Users and citizens are seen as core to open innovation or, as it has now become fashionable to say, to the open innovation ‘eco-system’. They are valuable as sources and targets of innovation, as sources and targets of knowledge transfer and as central points in creating demand for innovations and taking up innovations when they are on the market. ‘Public engagement’ is seen important to all this, as it brings users and citizens into this process of ‘co-creation’. RRI is more or less equated with public engagement, which is quite a narrow view of RRI.

By contrast, when talking about open science, RRI is conflated with citizen science, but also with outreach and public engagement! “Citizens have also funded citizen labs based on open source principles and community access to research. … Citizen Science is often linked with outreach activities, science education or various forms of public engagement with science as a way to promote Responsible Research and Innovation.” (p. 56)

A rather curious image of citizen science emerges here: “And just as people offer spare rooms via AirBnB, why shouldn’t they be allowed to offer spare brain power via citizen science?” (p. 34)

In the brochure’s new vision of the future (set in 2030), citizen science also merges with crowd-sourced science: “Free and open, high quality and crowd-sourced science, focusing on the grand societal challenges of our time, shapes the daily life of a new generation of researchers.” (p. 34)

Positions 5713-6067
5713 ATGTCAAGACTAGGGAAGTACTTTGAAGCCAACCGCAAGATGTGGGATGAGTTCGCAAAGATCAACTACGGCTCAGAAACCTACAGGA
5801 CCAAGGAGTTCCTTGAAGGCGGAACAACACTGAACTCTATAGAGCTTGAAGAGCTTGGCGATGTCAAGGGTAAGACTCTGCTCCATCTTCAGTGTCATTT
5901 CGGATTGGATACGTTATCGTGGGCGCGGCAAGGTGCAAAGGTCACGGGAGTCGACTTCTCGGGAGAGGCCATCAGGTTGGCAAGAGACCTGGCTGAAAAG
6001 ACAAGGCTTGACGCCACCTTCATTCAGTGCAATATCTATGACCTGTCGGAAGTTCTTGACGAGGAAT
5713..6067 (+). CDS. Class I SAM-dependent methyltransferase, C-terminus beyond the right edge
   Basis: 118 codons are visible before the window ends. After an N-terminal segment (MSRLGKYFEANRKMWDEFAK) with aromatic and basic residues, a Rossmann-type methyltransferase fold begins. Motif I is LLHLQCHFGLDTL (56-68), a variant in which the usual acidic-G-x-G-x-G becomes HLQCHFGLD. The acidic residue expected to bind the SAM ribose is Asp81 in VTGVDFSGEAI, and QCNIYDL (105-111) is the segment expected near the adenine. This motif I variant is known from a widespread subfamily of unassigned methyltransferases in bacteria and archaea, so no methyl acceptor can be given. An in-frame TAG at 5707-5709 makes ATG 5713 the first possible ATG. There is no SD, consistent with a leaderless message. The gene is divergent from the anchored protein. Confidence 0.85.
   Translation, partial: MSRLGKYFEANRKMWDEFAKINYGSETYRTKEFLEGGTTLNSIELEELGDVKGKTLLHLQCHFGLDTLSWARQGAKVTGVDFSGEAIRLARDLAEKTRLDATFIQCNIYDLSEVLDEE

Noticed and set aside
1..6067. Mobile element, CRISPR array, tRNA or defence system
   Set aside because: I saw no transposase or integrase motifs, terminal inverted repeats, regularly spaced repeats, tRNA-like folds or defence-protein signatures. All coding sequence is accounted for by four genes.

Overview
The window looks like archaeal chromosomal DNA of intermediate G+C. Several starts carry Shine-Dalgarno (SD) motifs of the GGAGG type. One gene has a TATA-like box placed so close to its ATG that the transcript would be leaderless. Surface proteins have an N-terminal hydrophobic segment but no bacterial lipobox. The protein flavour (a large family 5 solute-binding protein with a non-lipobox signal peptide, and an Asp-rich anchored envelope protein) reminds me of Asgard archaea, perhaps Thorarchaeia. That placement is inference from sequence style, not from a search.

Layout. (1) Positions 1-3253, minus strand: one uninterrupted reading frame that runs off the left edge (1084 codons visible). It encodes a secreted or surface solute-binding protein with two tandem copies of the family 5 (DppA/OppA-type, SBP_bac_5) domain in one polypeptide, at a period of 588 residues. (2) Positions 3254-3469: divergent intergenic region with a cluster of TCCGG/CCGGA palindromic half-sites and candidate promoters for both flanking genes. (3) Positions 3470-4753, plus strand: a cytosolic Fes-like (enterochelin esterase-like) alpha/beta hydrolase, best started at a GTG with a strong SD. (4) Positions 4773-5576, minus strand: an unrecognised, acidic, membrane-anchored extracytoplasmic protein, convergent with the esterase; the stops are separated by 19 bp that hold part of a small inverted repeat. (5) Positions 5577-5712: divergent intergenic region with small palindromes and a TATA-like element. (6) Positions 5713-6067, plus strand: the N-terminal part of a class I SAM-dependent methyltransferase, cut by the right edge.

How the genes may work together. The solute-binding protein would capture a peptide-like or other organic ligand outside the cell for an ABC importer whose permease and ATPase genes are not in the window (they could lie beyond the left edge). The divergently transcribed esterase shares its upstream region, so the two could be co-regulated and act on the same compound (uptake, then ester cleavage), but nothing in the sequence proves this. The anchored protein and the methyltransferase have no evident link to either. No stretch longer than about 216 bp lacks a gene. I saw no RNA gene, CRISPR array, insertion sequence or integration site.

How many d’you want? Four!

I very much appreciate the value of citizen science (and ‘extreme citizen science‘), but I was a bit surprised to see that potential challenges posed by this citizen science/crowd sourcing/crowd science agenda were not explored, such as problems for research integrity, for the distribution of responsibility, agency and power, for professionalism and expertise, as well as issues of exploitation, potential misuse of publicly gathered data, profit sharing, and so on.

As openness was always part of the RRI agenda, since its inception in about 2011, I also found it surprising that the OOO agenda wasn’t more knitted together with the RRI agenda. Was it because the focus is on “speed and scale” (p. 7) and “maximising impacts” (p. 26)?

In my view, openness should be promoted in tandem with responsibility. To come back to the beginning of this post: Without the emperor’s (new) clothes of RRI, the three OOOs are quite naked. So … (switching story-lines): If somebody asks policy makers or funding agencies: “How many d’you want?” They should say: “Four!” Three Os and an R, as in Responsibility.

Image: Pixabay